Over President’s Day Weekend, I went to Yosemite National Park with ten other students from my dorm. I was there for two nights and one full day, and I had an incredible time. I had never been to Yosemite before, and I finally understood why people rave about it so much. With its iconic mountains and spectacular views, it was a great opportunity for me to disconnect, have a change of pace, and enjoy being in nature.

I took many photos while I was there, and I’ll share some of my favorites with you throughout this post. First are some pictures I took as we drove into the valley (click on the pictures to make them bigger):


We then parked the car and began our hike to Vernal Falls. It wasn’t a super long hike – only 1.5 miles from base to summit – but it was almost all uphill. Needless to say, I was sore for two days afterwards. Here are some pictures I took on the way up:


After about an hour of hiking, we finally came to Vernal Falls. According to the National Park Service’s website, Vernal Falls is 317 feet tall. A few of us hiked down near the bottom of the falls and got very wet! Here’s some pictures of the waterfall:


Once we saw the falls, we tackled the narrowest and steepest part of the trail, and arrived at the top of the waterfall, where we stopped for lunch. At the top, there was a small lake and some very small waterfalls that fed into it, so we clambered across the lake on some logs and had fun exploring. We got very close to some of the small waterfalls, and it was very exhilirating to hear the loud rush of the water. Here’s some pictures of the scenery at the top:


I thoroughly enjoyed this hike, and from the pictures, it definitely seems like there’s enough water in Yosemite right now, despite the drought. But unfortunately, that is not the case. While many of the waterfalls are doing okay, there is not nearly enough snow. After all, it is February. Here’s some pictures that I took of some iconic Yosemite landscapes, compared to similar photos taken in February in previous years:

 
There is definitely a noticeable difference between these photos, even in the ones taken one or two years ago, but isn’t this just a coincidence? Maybe I just went on an abnormally dry weekend and there has been plenty of snow this year? Unfortunately this is not the case. Throughout my whole trip, I just saw a tiny bit of snow on the highest parts of a few mountain tops. It hasn’t snowed there for over 2 weeks and, according to this weather forecast, isn’t supposed to snow again until March 7th. What’s happening in Yosemite is representative of snowpack conditions throughout the state of California. A survey performed on February 17th found that in most areas of the Sierra Nevada mountains, snowpack is only 20-25% of what it should be at this time of year.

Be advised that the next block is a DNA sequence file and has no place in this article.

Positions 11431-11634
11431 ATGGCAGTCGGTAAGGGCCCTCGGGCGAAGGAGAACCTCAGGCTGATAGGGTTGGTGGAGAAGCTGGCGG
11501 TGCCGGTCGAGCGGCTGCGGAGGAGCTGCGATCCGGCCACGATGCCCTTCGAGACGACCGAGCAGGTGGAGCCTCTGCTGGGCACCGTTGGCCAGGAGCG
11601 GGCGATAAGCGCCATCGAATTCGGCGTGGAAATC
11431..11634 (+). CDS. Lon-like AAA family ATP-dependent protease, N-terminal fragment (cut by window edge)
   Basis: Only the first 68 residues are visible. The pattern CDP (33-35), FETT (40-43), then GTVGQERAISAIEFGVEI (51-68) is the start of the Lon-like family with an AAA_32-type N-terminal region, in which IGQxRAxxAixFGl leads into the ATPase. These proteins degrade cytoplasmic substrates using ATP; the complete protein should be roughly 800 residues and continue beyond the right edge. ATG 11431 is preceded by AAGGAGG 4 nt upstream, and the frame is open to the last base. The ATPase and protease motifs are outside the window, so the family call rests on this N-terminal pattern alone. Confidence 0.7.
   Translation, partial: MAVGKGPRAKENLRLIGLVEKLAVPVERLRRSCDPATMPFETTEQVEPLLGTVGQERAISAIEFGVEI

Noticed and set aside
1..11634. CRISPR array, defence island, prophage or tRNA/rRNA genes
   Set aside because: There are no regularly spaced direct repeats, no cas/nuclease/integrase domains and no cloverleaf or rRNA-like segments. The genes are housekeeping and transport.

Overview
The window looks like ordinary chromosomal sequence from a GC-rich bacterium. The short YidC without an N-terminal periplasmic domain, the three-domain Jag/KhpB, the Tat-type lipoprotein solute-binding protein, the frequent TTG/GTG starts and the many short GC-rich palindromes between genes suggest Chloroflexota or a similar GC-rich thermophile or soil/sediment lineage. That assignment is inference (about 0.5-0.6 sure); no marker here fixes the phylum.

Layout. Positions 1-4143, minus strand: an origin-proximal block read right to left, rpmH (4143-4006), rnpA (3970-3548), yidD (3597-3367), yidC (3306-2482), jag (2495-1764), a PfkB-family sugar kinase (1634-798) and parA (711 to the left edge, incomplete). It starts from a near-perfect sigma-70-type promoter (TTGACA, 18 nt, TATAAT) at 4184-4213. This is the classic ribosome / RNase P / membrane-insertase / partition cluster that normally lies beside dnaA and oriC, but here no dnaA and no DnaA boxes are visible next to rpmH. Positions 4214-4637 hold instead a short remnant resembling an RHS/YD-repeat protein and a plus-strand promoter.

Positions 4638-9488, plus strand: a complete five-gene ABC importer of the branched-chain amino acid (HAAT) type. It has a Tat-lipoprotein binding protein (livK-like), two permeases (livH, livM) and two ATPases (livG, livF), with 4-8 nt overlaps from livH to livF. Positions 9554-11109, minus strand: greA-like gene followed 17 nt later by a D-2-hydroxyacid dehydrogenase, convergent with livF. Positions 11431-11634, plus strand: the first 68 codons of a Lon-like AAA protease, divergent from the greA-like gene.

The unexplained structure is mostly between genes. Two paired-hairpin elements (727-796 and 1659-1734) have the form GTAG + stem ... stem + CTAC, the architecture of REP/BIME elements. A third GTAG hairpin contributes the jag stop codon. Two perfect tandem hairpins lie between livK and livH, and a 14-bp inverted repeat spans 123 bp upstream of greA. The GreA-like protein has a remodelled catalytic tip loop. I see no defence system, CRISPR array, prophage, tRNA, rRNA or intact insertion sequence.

So why is snow important? When snow melts in the spring, it flows down from the mountains and supplies homes, businesses, and agricultural operations. According to a report by the Union of Concerned Scientists, California receives 75% of its precipitation in the winter, so snowpack is a really crucial water source for the state. 2014 was the third consecutive year of drought in California, and the shrinking Sierra snowpack demonstrates how dire the situation really is. Noah Diffenbaugh, a climate scientist at Stanford University, has released a study that connects the California drought to climate change. As the planet warms, extreme weather events like droughts, tropical storms, tornadoes, and blizzards will only increase in frequency and intensity.

My trip to Yosemite was fantastic, and it was such a joy to see such beautiful scenery and spend some quality time in nature. At the same time, it reminded me of how precious and important these natural resources really are, and how critical it is that we as humans do everything in our power to protect the environment for future generations.

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Photo Attributions:

Robert Pearce’s photo of El Capitan is from http://www.flickr.com/photos/27439559@N08/5523893557

Phil Hawkins’ photo of Yosemite Falls is from http://philhawkinsphoto.com/#/landscape/yosemite-national-park

Jessica Carpenter’s photo of Half Dome is from http://jessicacarpenter.zenfolio.com/landscapes/h569AA1CE#h569aa1ce

Dennis Oliver’s photo of Yosemite Valley is from http://dennisoliverphotography.com/gallery/yosemite-february-2014/